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Jurassic World knows it isn’t Jurassic Park. That’s what makes it so good.

Jurassic World.
Jurassic World.
Universal Pictures

"More teeth."

That's the motto of Colin Trevorrow's Jurassic World: when the story begins to fray or the acting starts to split, just add teeth and everything will sort itself out in the end. Indeed, it's a universal truth that all people want out of a Jurassic Park movie is to see dinosaurs do cool shit, fight, and eventually eat each other. And in that regard, Trevorrow has created a film for the people.

"They're dinosaurs. Wow enough," says Owen Grady (Chris Pratt), raptor trainer and dino whisperer, in the film's silky opening scene. Grady has the right idea.

Rating


4

Jurassic World's naked ambition to sideline its humans and just give us dinosaurs on top of dinosaurs is nothing short of refreshing. The dinos are bigger, badder, smarter, toothier, and more illogical than any of the ones in previous films. There's no finesse, no technical nuance in this bulging, burly, film. It isn't interested in lessons of human perspective or scale. It's just a 130-minute romp about ridiculous dinosaurs, standing in front of an audience, asking them to love it.

In short, Jurassic World is an exercise in reptilian obliteration, where the only solution is more dinosaur. The only way out? Dinosaur. The movie's unstoppable villain? Dinosaur. The hero we deserve? Dinosaur. The secret to a fulfilling life? Dinosaur.

By adopting this worldview, Trevorrow has provided this summer's clear-cut guilty pleasure. The movie's dialogue, actors, and larger plots and themes exist only to flee from dinosaurs. Jurassic World is not going to win Oscars in any acclaimed categories. But Jurassic World is the fantastic summer film we deserve — a dazzling amalgam that's part horror flick and part superhero movie, punctuated by shattering screams, broken glass, guttural roars, and one absolute bastard of a dinosaur that's designed purely for our entertainment.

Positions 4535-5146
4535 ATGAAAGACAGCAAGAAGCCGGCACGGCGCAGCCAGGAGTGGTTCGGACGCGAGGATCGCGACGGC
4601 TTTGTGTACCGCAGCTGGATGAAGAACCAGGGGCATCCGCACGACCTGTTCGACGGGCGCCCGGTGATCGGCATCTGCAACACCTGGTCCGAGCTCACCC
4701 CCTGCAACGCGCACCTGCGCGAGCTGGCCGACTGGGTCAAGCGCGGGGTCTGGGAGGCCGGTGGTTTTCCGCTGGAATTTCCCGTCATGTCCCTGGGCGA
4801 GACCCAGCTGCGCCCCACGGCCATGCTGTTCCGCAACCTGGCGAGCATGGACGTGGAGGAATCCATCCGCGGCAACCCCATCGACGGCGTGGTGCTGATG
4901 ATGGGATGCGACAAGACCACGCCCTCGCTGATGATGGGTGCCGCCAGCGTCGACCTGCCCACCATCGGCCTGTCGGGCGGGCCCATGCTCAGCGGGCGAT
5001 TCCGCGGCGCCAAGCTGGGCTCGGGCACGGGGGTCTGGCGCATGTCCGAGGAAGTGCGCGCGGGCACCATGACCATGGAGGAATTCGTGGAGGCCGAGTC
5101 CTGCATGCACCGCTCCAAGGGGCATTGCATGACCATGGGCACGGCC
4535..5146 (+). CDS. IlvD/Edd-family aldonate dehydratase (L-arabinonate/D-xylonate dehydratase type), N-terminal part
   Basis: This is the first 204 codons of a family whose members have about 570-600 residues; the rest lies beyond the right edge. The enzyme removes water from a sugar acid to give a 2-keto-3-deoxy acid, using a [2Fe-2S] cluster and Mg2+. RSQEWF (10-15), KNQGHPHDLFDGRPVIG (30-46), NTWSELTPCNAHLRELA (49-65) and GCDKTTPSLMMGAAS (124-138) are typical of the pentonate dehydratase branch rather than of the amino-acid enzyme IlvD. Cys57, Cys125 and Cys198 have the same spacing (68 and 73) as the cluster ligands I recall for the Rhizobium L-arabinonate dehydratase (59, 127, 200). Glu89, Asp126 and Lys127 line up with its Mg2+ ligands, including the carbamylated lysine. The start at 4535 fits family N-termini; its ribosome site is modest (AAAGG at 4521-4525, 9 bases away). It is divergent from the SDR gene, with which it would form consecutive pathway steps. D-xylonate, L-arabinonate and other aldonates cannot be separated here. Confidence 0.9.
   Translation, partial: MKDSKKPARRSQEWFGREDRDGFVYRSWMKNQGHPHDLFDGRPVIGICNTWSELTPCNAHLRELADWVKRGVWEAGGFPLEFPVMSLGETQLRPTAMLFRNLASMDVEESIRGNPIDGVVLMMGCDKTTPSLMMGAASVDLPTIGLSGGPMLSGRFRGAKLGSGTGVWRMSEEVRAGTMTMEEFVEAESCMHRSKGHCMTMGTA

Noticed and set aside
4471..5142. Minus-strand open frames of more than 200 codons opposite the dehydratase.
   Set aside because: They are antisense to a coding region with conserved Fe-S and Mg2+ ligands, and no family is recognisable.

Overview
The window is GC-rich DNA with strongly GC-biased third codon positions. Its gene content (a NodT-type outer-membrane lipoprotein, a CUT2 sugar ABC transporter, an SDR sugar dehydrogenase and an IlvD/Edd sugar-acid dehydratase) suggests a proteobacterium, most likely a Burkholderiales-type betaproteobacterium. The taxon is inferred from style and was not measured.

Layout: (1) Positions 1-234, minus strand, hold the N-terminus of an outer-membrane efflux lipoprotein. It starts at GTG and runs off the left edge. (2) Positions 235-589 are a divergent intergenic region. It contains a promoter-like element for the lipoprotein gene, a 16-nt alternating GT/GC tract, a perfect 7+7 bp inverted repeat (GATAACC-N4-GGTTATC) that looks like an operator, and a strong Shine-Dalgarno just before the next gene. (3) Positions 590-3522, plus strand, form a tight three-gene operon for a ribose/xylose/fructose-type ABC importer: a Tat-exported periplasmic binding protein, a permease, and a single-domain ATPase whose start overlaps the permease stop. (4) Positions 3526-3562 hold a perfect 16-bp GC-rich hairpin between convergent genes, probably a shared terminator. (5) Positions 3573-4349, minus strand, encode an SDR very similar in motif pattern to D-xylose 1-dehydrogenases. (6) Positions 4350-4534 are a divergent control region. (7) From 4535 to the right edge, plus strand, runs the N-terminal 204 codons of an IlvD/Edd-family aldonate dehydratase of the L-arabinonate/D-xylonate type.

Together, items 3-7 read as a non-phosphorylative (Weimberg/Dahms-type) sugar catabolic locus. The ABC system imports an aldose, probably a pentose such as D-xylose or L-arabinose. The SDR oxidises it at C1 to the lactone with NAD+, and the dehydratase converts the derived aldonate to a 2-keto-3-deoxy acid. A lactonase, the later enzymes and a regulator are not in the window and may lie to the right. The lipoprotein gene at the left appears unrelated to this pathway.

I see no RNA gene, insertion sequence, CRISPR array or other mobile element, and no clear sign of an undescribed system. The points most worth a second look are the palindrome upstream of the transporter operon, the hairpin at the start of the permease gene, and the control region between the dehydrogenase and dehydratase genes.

Jurassic World is the reason summer movies exist.

Jurassic World is in on the joke

This is a man riding with raptors (Universal Pictures)

This is a man riding with raptors. (Universal Pictures)

There are a lot of references to seminal movies in Jurassic World. One scene evokes Alfred Hitchcock's The Birds, another scene borrows heavily from Alien, and there are flourishes from Lassie and Jaws thrown in for effect. But Jurassic World doesn't want to be those films. Rather, its homages are intended to make sure you know and respect the classics, and understand that Jurassic World is not one of them.

This is a movie about dinosaurs killing things. While Jurassic World could, if it wanted to, try to serve you something intellectual — as it does with its allusions to iconic cinema — it really just wants to entertain you. The film is more concerned with showing you a good time than it is with pleasing critics. There's value in that.

And when fun is the only thing you're trying to achieve, Chris Pratt is your smoking gun. Pratt plays Owen Grady, a former serviceman who is adept at communicating with Velociraptors. He employs a clicker, the kind used to train wayward puppies, to teach the Velociraptors not to eat him.

"I imprint on them," he tells his superior, Hoskins (Vincent D'Onofrio), explaining why he's the only man who can talk to these beasts.

The last time the word "imprint" was seriously used in a major motion picture was in Twilight, when the werewolf boy fell in love with the baby. I'm not sure if Grady is imprinting in the same way, as Jurassic World doesn't really explain the science behind his technique, but Pratt is believable and goofy enough in his role that it doesn't matter. Also, regarding the realism of "imprinting" or clicker training or whatnot, everyone is here to watch this man hang out with his dino pets. So, fine, "imprint" training it is.

Grady's inexplicable raptor-taming is just one example of the weird science that permeates Jurassic World. The villain of the movie is a dinosaur whose DNA has been spliced with that of other badass animals (not just dinosaurs), including at least one rad sea creature, to create the perfect interspecies killing machine. We meet this genetically modified spectacle through a fairly simple premise: ticket sales at the titular theme park have plateaued, and while most amusement parks would start charging more for sodas and raising admission prices, the management of Jurassic World is convinced that the only way to increase revenue is to invest in the invention of a new dinosaur. But God bless those idiots and the park's insurers for not thinking small, because now we get to see this monster — Indominus rex, it's called — eat things.